While we (still) wait for an official winner from Monday night’s Iowa caucus, most of the Democratic Party seems ready to move on and forget about the state. The presidential candidates are focusing their attention on the next round of primary states, with all eyes currently on New Hampshire. After Tuesday, the attention will shift to Nevada, then South Carolina, and then the Super Tuesday states.
Right now, we might want to forget about Iowa. But we can’t forget about it in November. That’s because in 2020, Democrats have a very strong chance to win back the Iowa State House, and they’ve also got a good chance to win back the State Senate.
In recent years, Iowa was a national political battleground; Barack Obama won the state twice. But in the 2016 presidential election it swung sharply to the right; Trump won it by almost 10 points, the largest margin for any Republican nominee for President since Reagan. As the chatter around the 2020 presidential electoral map has heated up, Iowa has mostly receded into the background, with other Midwestern states like Wisconsin, Michigan, and Pennsylvania expected to be the battlegrounds where the race will be won or lost.
Iowa State House
While the State House has mostly been controlled by Republicans in recent years, Democrats held the State Senate until the 2016 election. In 2018, Democrats made strong gains in the House, netting five seats. Democrats also got a boost in April 2019 when Republican Andy McKean announced he would be switching his party affiliation from Republican to Democrat. Republicans now control the chamber 53-47, and Democrats only need to flip four seats to flip the chamber.
Iowa State Senate
Democrats face a more uphill battle in the Senate, where they need to flip eight seats to flip the chamber. Also, only half of the Senate – the even-numbered districts – are on the ballot this year. Despite that, we’ve still identified 12 competitive districts that Democrats can compete in to win the majority this cycle.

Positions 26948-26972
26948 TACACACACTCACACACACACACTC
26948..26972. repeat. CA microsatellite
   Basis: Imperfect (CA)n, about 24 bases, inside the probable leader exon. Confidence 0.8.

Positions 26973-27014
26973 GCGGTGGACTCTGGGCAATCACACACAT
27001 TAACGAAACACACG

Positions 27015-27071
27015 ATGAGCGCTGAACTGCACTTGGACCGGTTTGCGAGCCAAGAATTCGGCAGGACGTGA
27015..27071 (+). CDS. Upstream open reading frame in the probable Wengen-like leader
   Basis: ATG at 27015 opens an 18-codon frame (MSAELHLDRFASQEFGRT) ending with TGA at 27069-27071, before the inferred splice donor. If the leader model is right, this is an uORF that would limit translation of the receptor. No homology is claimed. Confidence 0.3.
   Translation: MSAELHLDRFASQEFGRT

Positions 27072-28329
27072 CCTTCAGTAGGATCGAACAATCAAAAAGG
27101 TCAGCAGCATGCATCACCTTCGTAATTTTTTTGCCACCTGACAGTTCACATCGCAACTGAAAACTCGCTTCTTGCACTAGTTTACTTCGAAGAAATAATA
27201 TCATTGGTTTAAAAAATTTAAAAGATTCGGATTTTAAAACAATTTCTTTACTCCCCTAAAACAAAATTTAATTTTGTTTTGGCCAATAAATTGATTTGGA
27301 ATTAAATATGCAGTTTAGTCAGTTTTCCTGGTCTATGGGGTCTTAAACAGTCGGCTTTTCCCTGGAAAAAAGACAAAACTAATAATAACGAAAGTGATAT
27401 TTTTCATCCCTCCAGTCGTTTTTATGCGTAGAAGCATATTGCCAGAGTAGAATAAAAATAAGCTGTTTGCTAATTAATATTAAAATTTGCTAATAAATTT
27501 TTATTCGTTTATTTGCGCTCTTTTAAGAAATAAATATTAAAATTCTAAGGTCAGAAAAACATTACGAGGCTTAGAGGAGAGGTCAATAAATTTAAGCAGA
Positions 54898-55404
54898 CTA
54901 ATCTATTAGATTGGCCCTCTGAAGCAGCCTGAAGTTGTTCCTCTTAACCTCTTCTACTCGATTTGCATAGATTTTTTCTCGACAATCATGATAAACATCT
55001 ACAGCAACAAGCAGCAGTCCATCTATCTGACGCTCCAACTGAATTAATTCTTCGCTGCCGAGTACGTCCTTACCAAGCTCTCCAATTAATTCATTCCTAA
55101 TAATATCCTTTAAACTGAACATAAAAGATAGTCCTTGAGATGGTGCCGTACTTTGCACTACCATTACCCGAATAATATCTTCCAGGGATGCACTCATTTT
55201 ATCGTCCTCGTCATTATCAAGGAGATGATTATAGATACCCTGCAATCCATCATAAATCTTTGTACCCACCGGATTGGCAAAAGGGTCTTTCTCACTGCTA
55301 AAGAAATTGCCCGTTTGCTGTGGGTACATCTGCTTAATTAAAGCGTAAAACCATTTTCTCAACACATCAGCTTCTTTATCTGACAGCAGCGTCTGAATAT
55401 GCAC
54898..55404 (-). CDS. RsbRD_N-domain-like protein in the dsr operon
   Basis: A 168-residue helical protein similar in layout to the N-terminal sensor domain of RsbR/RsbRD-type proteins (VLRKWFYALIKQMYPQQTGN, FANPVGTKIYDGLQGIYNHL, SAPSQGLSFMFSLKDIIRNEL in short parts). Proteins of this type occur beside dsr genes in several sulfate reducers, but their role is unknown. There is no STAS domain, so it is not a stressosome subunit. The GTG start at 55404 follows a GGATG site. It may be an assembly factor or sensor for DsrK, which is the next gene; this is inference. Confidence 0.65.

You’ll notice in both of these maps that the districts that will decide control of the Iowa state legislature cluster on the eastern side of the state. According to Ballotpedia, there were 206 counties across the country that voted for Obama twice that flipped to Trump in 2016. Iowa had the most of any state (31) and they cluster on the eastern side of the state (see Ballotpedia’s interactive map here). A key part of the strategy to win back Iowa must include winning back Obama-Trump voters, in particular to flip the Senate.
But Iowa hasn’t been immune from other political trends, like suburban voters abandoning the Republican Party, a trend we saw start in 2016 and pick up steam in 2018. There are a number of areas that Romney won in 2012 that Clinton won in 2016, where Democrats continued to see strong results in 2018 that they can build on in this year’s legislative races.
How We Win
Iowa’s filing deadline is in March, and there are already a bunch of great candidates running in these districts that we’re excited to be able to introduce you to soon. If you’re a candidate running for the Iowa legislature, fill out our candidate form and a member of the EveryDistrict team will be in touch to learn more about your campaign.
If you’re not a candidate for the Iowa legislature, you can help turn Iowa blue in 2020 by making a donation to EveryDistrict’s 2020 Fund, where 100% of your donation will go to candidates in the over 200 state legislative target districts we’ve identified in states like Iowa. Iowa state legislative races fall in the middle of state legislative spending (see our Purple States Report for more information about the cost of competitive state legislative races per state), but a big factor that hurt legislative candidates in Iowa in 2018 was a lack of funding. Your donation today will help ensure that Iowa legislative candidates on the ballot in 2020 are running campaigns that can win in November.
Originally posted at EveryDistrict. Re-posted with permission.
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